As rye-y as it is, Woodinville Bourbon smells well put together with some richness and maturity across the board, showing off well balanced sweet, earthy, winter-y, herbal, fruity, and spicy notes. When I first opened this bottle, I was actually concerned because there was an astringent oakiness that could have soured my opinion, but I’m glad to write that it’s gone for this review.
All in all, Woodinville Bourbon smells very nice. It’s not quite amazing (not that it has to be), but I like the high-rye character.
woodinville bourbon side label

woodinville bourbon taste and aftertaste

On my first sip I get honey, licorice, dried cherry, roasted oak, cinnamon, black licorice, caraway seed, pumpernickel, rose, green grape, clove, and spearmint. It’s nicely balanced so that all the herbal and earthy rye meld nicely with the honey and fruit. At the same time, I can immediately tell that some will strongly dislike Woodinville Bourbon’s rye-forward nature (and that’s ok), but it works for me.
While I occasionally critique whiskey for being too young with youthful graininess, bitterness, and vanilla, those traits are notably absent in Woodinville Bourbon, replaced with interesting herbal and earthy qualities I don’t often find in bourbon. There are brief moments where it reminds me of Michter’s 10 Year rye, which is an amazing rye. I’m not saying that it’s anywhere close to that level, but there’s overlapping sweet herbalness, rose, and fruit take me to that same place.
With “chewing” I taste licorice-y honey, apricot, pumpernickel, cherry, caraway seed, roasted oak, cherry, cinnamon, clove, spearmint, and green grape. Woodinville Bourbon is herbal and earthy-forward at the same time with supporting fruit, borderline tasting like barely legal rye whiskey (I’ve know that I’ve written that a few times already).
At first, the finish has honey, black licorice, pumpernickel, roasted oak, cinnamon, cherry, and spearmint, fading into lingering slightly sweet spearmint and green grape. There’s a certain refreshing and winter-y quality that I find in Willett rye as well.
After “chewing”, Woodinville Bourbon leaves honey, black licorice, spearmint, roasted oak, cinnamon, cherry, and green grape. Now that I think about it, it’s similar to the lingering aftertaste of Wrigley’s spearmint chewing gum…refreshing.
The entire spectrum of rye-ness (herbal: licorice, grape, spearmint | earthy: pumpernickel, caraway seed) is tasty, and combined with the sweetness, fruit, and oak provides some complexity. I can tell that some maturity and development are already there, but it still misses the heft and roundness to be a “Top Shelf” bourbon. I enjoy it nonetheless. Sorry for the spoiler if you’re reading this review word for word.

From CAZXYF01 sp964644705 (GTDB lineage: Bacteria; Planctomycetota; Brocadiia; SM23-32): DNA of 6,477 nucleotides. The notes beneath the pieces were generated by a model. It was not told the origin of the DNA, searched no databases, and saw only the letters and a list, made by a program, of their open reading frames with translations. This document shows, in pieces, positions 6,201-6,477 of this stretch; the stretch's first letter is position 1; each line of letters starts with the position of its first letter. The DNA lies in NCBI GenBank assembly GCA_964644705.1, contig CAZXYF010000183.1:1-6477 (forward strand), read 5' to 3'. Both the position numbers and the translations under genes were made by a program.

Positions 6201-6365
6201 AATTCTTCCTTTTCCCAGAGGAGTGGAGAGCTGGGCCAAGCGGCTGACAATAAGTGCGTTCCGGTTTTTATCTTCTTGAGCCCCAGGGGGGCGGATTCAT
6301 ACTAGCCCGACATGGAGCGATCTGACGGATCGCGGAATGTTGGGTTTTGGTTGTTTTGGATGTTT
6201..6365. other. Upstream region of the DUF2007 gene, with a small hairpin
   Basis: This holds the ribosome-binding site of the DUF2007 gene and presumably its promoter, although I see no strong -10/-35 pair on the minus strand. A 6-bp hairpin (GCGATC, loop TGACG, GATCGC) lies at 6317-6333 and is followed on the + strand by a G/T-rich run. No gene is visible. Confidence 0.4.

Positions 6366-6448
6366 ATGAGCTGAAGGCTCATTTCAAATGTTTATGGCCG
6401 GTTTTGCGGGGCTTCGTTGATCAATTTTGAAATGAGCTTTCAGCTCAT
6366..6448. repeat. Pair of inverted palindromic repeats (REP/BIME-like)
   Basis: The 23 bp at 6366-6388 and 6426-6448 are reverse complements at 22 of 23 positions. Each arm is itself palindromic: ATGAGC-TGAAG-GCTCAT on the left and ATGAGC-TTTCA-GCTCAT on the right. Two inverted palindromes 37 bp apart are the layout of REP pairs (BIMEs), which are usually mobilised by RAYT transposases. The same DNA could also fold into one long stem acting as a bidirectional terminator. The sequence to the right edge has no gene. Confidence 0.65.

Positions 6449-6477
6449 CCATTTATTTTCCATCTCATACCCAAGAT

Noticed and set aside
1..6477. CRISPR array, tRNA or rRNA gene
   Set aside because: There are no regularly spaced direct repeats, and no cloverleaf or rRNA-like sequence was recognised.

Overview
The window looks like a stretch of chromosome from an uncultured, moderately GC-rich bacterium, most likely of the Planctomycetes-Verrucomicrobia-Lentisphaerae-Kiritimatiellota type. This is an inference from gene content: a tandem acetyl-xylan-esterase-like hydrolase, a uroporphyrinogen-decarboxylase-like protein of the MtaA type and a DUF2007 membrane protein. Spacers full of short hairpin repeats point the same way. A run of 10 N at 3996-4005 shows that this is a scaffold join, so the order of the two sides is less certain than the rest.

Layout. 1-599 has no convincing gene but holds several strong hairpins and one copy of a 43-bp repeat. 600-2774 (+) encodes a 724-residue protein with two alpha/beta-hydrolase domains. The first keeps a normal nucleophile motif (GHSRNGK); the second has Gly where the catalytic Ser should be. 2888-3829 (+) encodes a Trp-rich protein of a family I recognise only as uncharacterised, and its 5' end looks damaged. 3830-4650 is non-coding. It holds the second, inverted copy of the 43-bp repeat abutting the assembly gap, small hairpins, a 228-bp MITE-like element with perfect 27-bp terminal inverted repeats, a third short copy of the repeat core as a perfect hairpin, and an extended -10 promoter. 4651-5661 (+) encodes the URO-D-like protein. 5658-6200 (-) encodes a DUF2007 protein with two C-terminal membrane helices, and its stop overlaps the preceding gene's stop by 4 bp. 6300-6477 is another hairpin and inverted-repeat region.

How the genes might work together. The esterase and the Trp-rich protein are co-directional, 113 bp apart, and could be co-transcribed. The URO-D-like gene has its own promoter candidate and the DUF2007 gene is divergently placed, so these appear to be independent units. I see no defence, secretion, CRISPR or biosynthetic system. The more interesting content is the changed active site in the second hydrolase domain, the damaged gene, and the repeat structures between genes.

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Woodinville Bourbon Rating

Mid shelf+
I dig this Woodinville Bourbon and how distinct it is. There aren’t many comparisons…well high-rye MGP bourbon or Four Roses Single Barrel (the 100 proof OESV version – 70% corn / 20% rye, delicate fruit yeast) sort of come close, but the rye-influence still feels different.
There’s some interesting stuff going-on with the back and forth between herbal licorice / grape / spearmint, and the earthy pumpernickel. The black licorice and spearmint especially stick out in a good way, and they have my attention. But on the other hand, this particular expression doesn’t have quite enough richness to completely pull me in, but that’s ok.
Some of the lack of richness and depth may be proof-related, barrel selection, and/or something else, but Woodinville Bourbon does a really nice job, as the entry point, showing off what it has to offer and setting you up for the even better stuff. I know for a fact that they do offer even better whiskey.
There is one big qualification I have to mention – I expect that Woodinville Bourbon’s rye-forward nature isn’t for everyone. I know some people HATE licorice and other herbal / earthy traits (and rye whiskey), and Woodinville Bourbon often veers into those areas. There’s your warning – if you don’t like licorice / herbal bourbons / rye whiskey, this may not be a great option for you.
On another note, Woodinville Bourbon gives me New Riff vibes. It’s partially the “craft” bourbon connection, but also because New Riff’s main bourbon mashbill is also high-rye (30% rye vs Woodinville’s 22%).
From my extremely limited experience, New Riff is more earthy (or at least the single barrel bourbon I reviewed was), while Woodinville Bourbon is a bit more herbal and fruity, although also earthy. Either way, both distilleries make awesome bourbon. If you like New Riff, then you’ll like Woodinville, and vice versa.
If you haven’t already, give Woodinville Bourbon a try…unless you hate stronger rye influence. Woodinville, great job on a well-made bourbon, and I can’t wait for what’s to come.
Alex author
Meet the Author: Alex

I have far too much fun writing about whiskey and singlehandedly running The Whiskey Shelf to bring you independent, honest, and useful reviews, comparisons, and more. I’m proudly Asian American and can speak Cantonese, Mandarin, and some Japanese.